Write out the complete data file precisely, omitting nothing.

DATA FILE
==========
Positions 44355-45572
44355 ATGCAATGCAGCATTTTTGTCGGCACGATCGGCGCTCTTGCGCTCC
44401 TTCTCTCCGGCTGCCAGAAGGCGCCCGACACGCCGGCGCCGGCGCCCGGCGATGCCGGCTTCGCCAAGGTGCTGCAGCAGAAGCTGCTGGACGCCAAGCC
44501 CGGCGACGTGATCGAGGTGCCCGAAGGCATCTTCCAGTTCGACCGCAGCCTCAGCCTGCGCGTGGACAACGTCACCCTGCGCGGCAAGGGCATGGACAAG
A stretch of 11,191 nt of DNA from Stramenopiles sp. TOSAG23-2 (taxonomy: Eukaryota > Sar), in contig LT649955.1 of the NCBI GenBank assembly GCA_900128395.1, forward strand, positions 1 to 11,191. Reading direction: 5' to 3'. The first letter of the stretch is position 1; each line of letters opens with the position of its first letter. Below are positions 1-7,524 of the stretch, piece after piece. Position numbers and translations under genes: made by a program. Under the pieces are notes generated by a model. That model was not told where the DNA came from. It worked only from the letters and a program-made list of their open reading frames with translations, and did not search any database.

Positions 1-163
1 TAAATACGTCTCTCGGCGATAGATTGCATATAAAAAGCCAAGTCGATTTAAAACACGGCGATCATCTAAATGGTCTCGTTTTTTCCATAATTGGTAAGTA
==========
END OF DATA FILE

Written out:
Positions 44355-45572
44355 ATGCAATGCAGCATTTTTGTCGGCACGATCGGCGCTCTTGCGCTCC
44401 TTCTCTCCGGCTGCCAGAAGGCGCCCGACACGCCGGCGCCGGCGCCCGGCGATGCCGGCTTCGCCAAGGTGCTGCAGCAGAAGCTGCTGGACGCCAAGCC
44501 CGGCGACGTGATCGAGGTGCCCGAAGGCATCTTCCAGTTCGACCGCAGCCTCAGCCTGCGCGTGGACAACGTCACCCTGCGCGGCAAGGGCATGGACAAG
A stretch of 11,191 nt of DNA from Stramenopiles sp. TOSAG23-2 (taxonomy: Eukaryota > Sar), in contig LT649955.1 of the NCBI GenBank assembly GCA_900128395.1, forward strand, positions 1 to 11,191. Reading direction: 5' to 3'. The first letter of the stretch is position 1; each line of letters opens with the position of its first letter. Below are positions 1-7,524 of the stretch, piece after piece. Position numbers and translations under genes: made by a program. Under the pieces are notes generated by a model. That model was not told where the DNA came from. It worked only from the letters and a program-made list of their open reading frames with translations, and did not search any database.

Positions 1-163
1 TAAATACGTCTCTCGGCGATAGATTGCATATAAAAAGCCAAGTCGATTTAAAACACGGCGATCATCTAAATGGTCTCGTTTTTTCCATAATTGGTAAGTA